Wilcoxon signed rank tests on the focal animal data indicated no significant effect of the ball on behavior (p-values ranged between 0.039 and 1.0 for the behaviors tested). However, ad libitum data revealed that subjects did use the rigid plastic ball and it was successful in promoting positive social activity (primarily social play) between animals housed in adjacent social groups. Seven out of the 10 subjects were observed contacting the ball during the initial ad libitum observations collected for the first 40 minutes following initial introduction of the rigid plastic ball. During the course of focal animal observations, four animals consistently manipulated the ball and on more than one occasion, the ball was used to facilitate social interaction between animals housed in adjacent social groups (particularly adolescent and adult females). While most adjacent social interactions were between two individuals, there was one occurrence of a triadic interaction between an adult-female, infant-female, and an adjacent adolescent-female who simultaneously manipulated the ball.

Infant and juvenile chimpanzees manipulated the ball more often than adult animals. Ad libitum observations also suggest chimpanzees used the ball more frequently during the initial presentation. However, over time use of the ball did not stop altogether. Three months after the initial introduction of the ball, the chimpanzees were still observed using it in both solitary and social contexts with individuals housed in the adjacent cage.


The results of this study suggest a rigid plastic ball placed between adjacent social groups can be an effective environmental enrichment for captive chimpanzees. While behavioral observation data suggest the addition of the ball had no significant effect on behavior, ad libitum data suggest the ball was used by most individuals and was effective in initiating positive social interactions between adjacent cagemates. In addition, behavioral results are similar to that of Bloomsmith et al. (1990) in that there was no increase in antagonistic behaviors with the use of a rigid plastic ball as environmental enrichment.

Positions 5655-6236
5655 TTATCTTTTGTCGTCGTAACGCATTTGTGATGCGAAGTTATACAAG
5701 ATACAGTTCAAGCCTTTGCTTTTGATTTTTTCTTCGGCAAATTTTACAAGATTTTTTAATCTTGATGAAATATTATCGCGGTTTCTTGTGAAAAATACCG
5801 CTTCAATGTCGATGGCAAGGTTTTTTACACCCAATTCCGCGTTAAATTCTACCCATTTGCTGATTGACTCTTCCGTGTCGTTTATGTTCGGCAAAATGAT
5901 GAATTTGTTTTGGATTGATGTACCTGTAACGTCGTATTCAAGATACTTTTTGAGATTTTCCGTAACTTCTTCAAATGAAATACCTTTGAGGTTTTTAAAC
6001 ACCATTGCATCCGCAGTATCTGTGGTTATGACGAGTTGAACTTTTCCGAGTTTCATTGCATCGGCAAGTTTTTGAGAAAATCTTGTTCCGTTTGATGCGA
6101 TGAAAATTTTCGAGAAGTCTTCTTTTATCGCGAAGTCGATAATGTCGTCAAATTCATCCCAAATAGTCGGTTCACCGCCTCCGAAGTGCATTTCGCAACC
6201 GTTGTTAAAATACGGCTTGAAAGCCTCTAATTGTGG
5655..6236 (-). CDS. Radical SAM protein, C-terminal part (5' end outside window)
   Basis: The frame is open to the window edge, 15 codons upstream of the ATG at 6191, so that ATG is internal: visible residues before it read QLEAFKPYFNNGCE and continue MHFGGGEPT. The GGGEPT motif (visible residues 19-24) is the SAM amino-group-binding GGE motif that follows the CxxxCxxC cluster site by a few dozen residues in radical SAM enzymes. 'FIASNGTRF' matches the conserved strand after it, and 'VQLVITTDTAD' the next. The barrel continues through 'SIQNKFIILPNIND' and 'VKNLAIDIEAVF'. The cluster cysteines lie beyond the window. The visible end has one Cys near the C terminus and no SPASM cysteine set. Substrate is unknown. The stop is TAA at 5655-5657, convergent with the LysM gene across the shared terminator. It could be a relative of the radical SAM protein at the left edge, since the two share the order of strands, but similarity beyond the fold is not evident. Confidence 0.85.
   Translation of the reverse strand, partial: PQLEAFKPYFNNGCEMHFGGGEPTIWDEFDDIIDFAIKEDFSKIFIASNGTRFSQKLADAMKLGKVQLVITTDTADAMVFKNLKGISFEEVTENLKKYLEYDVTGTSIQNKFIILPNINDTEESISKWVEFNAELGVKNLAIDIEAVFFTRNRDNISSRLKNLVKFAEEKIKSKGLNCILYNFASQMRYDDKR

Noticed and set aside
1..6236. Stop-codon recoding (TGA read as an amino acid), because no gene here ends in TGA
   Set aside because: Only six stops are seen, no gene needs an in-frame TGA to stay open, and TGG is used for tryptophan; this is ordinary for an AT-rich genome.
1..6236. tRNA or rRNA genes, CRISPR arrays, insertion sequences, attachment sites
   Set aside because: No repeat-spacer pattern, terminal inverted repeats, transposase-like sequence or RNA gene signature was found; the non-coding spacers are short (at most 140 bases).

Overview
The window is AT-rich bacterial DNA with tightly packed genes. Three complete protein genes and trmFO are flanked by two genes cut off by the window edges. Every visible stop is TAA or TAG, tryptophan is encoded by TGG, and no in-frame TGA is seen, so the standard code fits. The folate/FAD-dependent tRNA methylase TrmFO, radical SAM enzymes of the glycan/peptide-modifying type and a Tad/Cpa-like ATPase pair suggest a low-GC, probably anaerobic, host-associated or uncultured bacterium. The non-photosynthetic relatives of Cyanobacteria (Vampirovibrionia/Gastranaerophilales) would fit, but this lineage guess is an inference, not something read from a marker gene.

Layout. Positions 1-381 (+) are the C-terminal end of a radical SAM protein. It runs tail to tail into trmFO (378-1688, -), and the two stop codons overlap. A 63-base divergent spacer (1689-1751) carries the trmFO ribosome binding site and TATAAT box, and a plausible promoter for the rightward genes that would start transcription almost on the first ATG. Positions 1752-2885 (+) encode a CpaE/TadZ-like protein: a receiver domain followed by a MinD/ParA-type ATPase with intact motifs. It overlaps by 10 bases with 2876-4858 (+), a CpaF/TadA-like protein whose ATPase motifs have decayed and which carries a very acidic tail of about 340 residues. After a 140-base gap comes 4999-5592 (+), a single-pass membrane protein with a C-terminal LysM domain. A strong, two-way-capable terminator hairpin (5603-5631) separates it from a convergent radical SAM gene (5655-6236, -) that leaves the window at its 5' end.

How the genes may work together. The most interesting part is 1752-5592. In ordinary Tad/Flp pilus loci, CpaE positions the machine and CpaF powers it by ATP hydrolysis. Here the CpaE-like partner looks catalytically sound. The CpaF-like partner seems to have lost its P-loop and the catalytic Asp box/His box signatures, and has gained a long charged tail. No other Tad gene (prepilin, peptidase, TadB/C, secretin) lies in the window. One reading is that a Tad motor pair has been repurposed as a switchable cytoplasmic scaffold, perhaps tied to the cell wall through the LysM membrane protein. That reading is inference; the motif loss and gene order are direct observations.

In conclusion, the rigid plastic ball proved to be an effective enrichment device to encourage positive social interaction between adjacent animals. Not only were there positive social interactions between the adjacent animals using the rigid plastic ball, but it continued to be used months after the initial introduction. The way in which the ball was placed between the cages may not be feasible for all facilities. However, with a little creativity, adapting it to specific cage configurations may prove to be a beneficial environmental enrichment. 


This project was supported by the National Institutes of Health, Division of Research Resources, Grant U42 RR03602. We also thank the volunteer, care, and research staff for assisting in providing this device to the chimpanzees.


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Bloomsmith, M.A., Finaly, T.W., Merhalski, J.J., Maple, T.L. (1990) Rigid plastic balls as enrichment devices for captive chimpanzees. Laboratory Animal Science40(3):319-322.

Fritz, J., Howell, S. (1993) Psychological wellness for captive chimpanzees: an evaluative program. Humane Innovations and Alternatives 7:426-433.

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Shefferly, N., Fritz, J., and Howell, S. (1993) Toys as environmental enrichment for captive juvenile chimpanzees (Pan troglodytes). Laboratory Primate Newsletter 32(2):7-9.

This article was reproduced with permission of the editor.

It is published in: The Newsletter of the Primate Foundation of Arizona, Vol. 11 No. 2, April 15, 2000. p. 1-2.